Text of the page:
defining individual and community needs
determining the resources required for permanent recovery
estimating the total cost of damage
acquiring engineering and scientific and insurance data to inform the mitigation process
building assessments in an emergency, which involve the collection of information from trained building assessors after an emergency causes widespread structural damage, and
Urban Search and Rescue/New Zealand Fire Service assessment and building triage (see USAR levels of assessment on page 6).
Rapid impact assessments are distinct from these more detailed assessments, as they involve a quick overview of the emergency and give those responsible for conducting the more in-depth assessments a common understanding of the situation that will inform further response and recovery activities.
The desired outcomes for developing plans and processes for rapid impact assessment are:
all CDEM organisations have a workable, multi-agency plan for conducting rapid impact assessments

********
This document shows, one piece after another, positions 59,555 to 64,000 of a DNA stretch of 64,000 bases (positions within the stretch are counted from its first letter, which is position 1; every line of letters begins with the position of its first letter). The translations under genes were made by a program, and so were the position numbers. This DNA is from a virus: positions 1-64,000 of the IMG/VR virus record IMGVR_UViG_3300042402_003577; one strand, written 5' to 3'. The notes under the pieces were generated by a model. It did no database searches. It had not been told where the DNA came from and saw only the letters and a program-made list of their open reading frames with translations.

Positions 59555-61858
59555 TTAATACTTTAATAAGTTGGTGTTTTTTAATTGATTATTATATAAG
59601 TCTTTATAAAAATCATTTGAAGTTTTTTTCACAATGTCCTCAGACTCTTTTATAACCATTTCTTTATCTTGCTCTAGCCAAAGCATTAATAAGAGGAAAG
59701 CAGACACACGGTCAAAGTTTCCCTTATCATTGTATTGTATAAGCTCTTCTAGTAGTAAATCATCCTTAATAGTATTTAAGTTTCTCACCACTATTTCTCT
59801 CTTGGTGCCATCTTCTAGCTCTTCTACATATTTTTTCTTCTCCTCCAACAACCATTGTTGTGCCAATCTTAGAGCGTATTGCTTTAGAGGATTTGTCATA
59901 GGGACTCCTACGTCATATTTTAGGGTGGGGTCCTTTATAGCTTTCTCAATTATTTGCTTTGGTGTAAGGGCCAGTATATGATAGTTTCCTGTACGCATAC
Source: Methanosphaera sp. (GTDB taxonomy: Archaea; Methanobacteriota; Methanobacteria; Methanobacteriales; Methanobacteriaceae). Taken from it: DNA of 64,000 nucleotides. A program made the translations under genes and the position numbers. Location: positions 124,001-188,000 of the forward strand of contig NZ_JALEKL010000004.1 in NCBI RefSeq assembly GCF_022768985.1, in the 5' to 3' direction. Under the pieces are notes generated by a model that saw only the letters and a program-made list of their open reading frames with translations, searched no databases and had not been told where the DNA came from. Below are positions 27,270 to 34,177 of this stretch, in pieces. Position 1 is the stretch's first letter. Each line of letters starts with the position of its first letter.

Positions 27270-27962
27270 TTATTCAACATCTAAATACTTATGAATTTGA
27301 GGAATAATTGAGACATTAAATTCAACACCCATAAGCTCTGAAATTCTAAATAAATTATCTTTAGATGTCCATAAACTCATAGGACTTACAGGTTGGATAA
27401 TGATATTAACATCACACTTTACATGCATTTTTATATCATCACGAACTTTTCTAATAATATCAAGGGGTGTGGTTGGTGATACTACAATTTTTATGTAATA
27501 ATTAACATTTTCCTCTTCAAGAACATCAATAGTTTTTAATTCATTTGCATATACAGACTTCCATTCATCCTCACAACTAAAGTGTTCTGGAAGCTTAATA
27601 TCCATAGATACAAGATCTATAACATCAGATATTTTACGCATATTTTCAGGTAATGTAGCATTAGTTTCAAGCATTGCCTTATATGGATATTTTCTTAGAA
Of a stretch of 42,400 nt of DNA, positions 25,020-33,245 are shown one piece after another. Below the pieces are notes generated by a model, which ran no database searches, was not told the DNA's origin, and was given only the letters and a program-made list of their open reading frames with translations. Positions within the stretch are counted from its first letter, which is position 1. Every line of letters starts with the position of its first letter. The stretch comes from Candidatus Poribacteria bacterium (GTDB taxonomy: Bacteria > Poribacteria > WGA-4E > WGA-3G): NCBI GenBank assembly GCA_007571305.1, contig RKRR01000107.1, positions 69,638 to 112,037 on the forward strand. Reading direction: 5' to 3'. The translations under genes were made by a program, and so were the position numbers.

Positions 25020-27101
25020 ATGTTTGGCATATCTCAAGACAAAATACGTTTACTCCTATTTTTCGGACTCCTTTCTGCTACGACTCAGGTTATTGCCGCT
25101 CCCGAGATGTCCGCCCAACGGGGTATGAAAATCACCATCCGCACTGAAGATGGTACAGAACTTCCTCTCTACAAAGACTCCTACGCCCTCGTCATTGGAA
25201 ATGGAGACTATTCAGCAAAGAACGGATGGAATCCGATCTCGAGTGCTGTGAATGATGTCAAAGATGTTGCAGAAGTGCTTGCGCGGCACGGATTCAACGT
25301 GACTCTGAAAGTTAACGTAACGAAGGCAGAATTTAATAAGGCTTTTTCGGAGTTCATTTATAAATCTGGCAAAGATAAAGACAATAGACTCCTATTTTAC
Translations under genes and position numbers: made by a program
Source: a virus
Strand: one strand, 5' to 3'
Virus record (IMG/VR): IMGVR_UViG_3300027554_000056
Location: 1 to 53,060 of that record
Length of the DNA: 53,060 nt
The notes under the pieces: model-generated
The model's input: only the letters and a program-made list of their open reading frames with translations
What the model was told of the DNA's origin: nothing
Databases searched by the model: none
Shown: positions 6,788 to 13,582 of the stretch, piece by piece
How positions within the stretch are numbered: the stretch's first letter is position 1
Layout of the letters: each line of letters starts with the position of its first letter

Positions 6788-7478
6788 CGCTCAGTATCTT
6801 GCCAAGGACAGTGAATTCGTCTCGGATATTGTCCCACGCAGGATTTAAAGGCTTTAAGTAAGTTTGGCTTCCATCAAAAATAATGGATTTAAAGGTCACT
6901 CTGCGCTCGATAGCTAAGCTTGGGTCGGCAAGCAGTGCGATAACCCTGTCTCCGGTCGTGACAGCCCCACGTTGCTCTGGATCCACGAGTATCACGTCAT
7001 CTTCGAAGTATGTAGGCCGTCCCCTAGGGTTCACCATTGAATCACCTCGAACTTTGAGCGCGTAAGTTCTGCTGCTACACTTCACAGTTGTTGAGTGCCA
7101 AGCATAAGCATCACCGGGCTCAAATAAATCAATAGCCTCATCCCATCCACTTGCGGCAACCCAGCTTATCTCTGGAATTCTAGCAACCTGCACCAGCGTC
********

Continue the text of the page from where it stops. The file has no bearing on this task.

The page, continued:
response agencies are able to operate collaboratively to enhance the effectiveness of the initial response, and
rapid impact assessments are used to inform response and recovery activities.
About this document
The purpose of this document is to provide a broad overview of the concept of rapid impact assessments in a CDEM context. It describes what rapid impact assessment involves, how plans can be developed, and what issues or considerations need to be taken into account. It is intended to encourage a standard, consistent, and robust approach to planning for and conducting rapid impact assessments.
The general information in this document will be supported by a web service application for the Urban Search And Rescue (USAR) function of the New Zealand Fire Service (see The New Zealand Fire Service application on page 15).
The target audience of this document is CDEM Groups and other emergency management or response agencies.
The main sections of this document are:
Section 1 Introduction an introduction to rapid impact assessment, a description of the purpose and target audience of this document, and a clarification of terms
Section 2 About rapid impact assessment an overview of rapid impact assessment